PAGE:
We addressed the question whether anti-PF4/heparin Abs are potentially only an epiphenomenon of inflammation and thus an inflammation marker rather than a specific immune reaction. To evaluate this, we included inflammatory markers (hs-CRP, leukocyte counts, and fibrinogen level) known to be increased in periodontal disease41,42 in the regression models (see Table 4 M3). If the association would have been mostly mediated via systemic inflammation, integration of these variables should shift regression coefficients of the exposure (periodontitis assessed by quintiles of mean probing depth) to the Null. However, including inflammatory markers in the multivariate regression model did not attenuate regression coefficients, supporting the assumption that the association was not or only to a minor part mediated by systemic inflammation. This strengthens our hypothesis that the occurrence of natural anti-PF4/heparin Abs may be triggered directly via periodontal pathogens rather than indirectly via systemic inflammation.

Our study has further limitations. The bacteria used for adsorption-elution studies were clinical isolates but not obtained from the immunized individuals themselves and not all these bacteria might have the same binding capacity for PF4. There might also be other, yet unknown, routes of bacterial infection to induce these Abs. We could not assess whether the Abs found in the cross-sectional population study were platelet activating because of lack of material and we do not have follow-up data on whether treatment of periodontal disease lowers the incidence of the anti-PF4/heparin Abs. These questions warrant further studies, given that formation of natural anti-PF4/heparin Abs might represent a potential pathway that could explain the epidemiologic association between cardiovascular morbidity and mortality in subjects with periodontal disease.30

In conclusion, PF4 binds to bacteria typically found in periodontal disease hereby exposing the Ag(s) recognized by human anti-PF4/heparin Abs, and the severity of periodontal disease correlates with the presence of anti-PF4/heparin Abs in otherwise healthy individuals. Preimmunization to PF4/bacteria complexes, caused by prevalent infections such as periodontitis, might therefore explain the presence of natural anti-PF4/heparin Abs and the occurrence of anti-PF4/heparin-IgG Abs as early as day 4 in patients treated with heparin for the first time.8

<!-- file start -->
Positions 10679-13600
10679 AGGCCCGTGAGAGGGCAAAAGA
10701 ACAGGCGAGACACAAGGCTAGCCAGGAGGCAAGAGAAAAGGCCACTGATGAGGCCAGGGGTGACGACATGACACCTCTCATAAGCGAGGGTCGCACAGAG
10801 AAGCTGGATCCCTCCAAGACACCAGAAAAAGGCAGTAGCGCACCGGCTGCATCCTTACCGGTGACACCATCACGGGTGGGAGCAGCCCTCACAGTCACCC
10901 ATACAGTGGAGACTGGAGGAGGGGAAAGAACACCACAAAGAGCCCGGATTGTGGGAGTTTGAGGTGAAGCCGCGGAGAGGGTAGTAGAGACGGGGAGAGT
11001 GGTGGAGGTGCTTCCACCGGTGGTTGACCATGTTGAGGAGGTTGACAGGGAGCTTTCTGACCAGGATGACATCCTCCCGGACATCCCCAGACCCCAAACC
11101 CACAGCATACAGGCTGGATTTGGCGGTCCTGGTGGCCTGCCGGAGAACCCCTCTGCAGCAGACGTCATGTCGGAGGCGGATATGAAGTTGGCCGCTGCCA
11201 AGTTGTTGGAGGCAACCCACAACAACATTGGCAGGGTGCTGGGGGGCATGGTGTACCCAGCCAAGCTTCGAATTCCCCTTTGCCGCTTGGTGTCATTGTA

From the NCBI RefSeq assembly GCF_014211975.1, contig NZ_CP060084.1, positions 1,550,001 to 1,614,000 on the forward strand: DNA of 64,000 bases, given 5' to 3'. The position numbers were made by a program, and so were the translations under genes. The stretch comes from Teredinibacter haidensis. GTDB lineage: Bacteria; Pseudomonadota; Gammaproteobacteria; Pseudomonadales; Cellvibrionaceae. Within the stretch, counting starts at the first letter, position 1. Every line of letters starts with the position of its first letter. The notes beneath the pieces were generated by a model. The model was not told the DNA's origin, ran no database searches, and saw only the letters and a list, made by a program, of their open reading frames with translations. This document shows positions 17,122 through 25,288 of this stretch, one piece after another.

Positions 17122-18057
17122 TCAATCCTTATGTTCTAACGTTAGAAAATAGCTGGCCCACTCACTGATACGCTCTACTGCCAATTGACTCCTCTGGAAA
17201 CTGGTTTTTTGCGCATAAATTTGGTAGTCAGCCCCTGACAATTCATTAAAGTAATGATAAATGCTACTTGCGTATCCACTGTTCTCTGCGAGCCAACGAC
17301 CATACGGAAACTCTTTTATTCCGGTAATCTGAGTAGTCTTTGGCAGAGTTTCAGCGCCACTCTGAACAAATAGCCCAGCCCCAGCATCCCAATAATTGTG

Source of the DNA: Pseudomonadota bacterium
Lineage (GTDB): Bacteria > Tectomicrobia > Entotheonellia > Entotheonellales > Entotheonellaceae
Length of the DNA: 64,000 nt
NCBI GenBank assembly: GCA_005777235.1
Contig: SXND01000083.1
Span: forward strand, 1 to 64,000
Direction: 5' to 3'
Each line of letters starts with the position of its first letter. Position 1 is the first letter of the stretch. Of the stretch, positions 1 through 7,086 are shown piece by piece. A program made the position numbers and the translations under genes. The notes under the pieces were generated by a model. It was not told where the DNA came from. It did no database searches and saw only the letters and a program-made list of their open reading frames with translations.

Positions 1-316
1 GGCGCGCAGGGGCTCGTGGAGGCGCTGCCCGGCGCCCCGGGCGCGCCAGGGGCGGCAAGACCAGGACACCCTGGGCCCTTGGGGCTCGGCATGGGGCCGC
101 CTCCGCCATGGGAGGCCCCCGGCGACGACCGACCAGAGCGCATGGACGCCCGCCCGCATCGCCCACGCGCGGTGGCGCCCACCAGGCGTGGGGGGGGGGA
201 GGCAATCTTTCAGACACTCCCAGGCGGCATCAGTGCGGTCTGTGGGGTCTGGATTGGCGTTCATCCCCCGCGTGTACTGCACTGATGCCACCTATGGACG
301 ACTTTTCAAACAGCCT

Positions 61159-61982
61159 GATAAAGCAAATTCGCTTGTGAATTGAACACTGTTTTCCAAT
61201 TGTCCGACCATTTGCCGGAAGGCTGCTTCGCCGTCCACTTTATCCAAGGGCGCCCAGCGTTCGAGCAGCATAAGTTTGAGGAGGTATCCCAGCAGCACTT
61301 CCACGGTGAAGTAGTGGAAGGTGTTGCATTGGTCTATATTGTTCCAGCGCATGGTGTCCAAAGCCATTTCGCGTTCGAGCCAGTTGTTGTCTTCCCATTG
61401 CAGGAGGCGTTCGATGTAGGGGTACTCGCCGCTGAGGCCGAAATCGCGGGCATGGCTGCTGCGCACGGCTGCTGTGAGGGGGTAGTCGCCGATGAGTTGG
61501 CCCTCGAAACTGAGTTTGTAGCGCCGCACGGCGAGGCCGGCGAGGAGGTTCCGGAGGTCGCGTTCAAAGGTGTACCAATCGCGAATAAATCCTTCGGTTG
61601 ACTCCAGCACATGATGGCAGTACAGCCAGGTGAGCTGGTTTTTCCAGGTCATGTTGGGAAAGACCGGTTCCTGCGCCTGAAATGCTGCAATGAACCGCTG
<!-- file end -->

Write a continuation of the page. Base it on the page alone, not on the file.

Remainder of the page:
Contribution: A.G. and T.K. designed the study, analyzed and interpreted the data, and wrote the manuscript; K.K., C.W., and S.H. performed the in vitro experiments, designed the bacteria experiments, and wrote the manuscript; B.H. and T.I. designed the statistical part of the study, analyzed the data, and wrote the manuscript; D.G. performed the dental examinations of the case-control study; and all co-authors critically revised the manuscript and approved the final version.

Conflict-of-interest disclosure: The authors declare no competing financial interests.

Correspondence: Prof Dr Andreas Greinacher, Institut für Immunologie und Transfusionsmedizin, Ernst-Moritz-Arndt-Universität Greifswald, Sauerbruchstrasse, D 17475 Greifswald, Germany; e-mail: greinach{at}


SHIP is part of the Community Medicine Research Net of the University of Greifswald, Germany, which is funded by the Federal Ministry of Education and Research (grant nos. 01ZZ9603, 01ZZ0103, and 01ZZ0403), the Ministry of Cultural Affairs as well as the Social Ministry of the Federal State of Mecklenburg-West Pomerania. D.G. was supported by BMBF-NBL3 program and by Deutsche Gesellschaft für Parodontologie. GABA, Switzerland provided funds to support B.H. K.K. was funded by the Deutsche Forschungsgemeinschaft Graduiertenkolleg GRK-840) and experiments were performed within the Zentrum für Innovationskompetenz Humorale Immunreaktionen bei kardiovaskulären Erkrankungen Federal Ministry of Education and Research FKZ 03Z2CN12, experiments were supported by the Department of Cardiovascular Medicine of the Medical School of the Ernst-Moritz-Arndt University Greifswald (FOKM 2009-08). S.H. was supported by DFG-TRR34, INST 292/110-1.


  • The online version of this article contains a data supplement.

  • The publication costs of this article were defrayed in part by page charge payment. Therefore, and solely to indicate this fact, this article is hereby marked “advertisement” in accordance with 18 USC section 1734.

  • Submitted March 16, 2011.
  • Accepted May 25, 2011.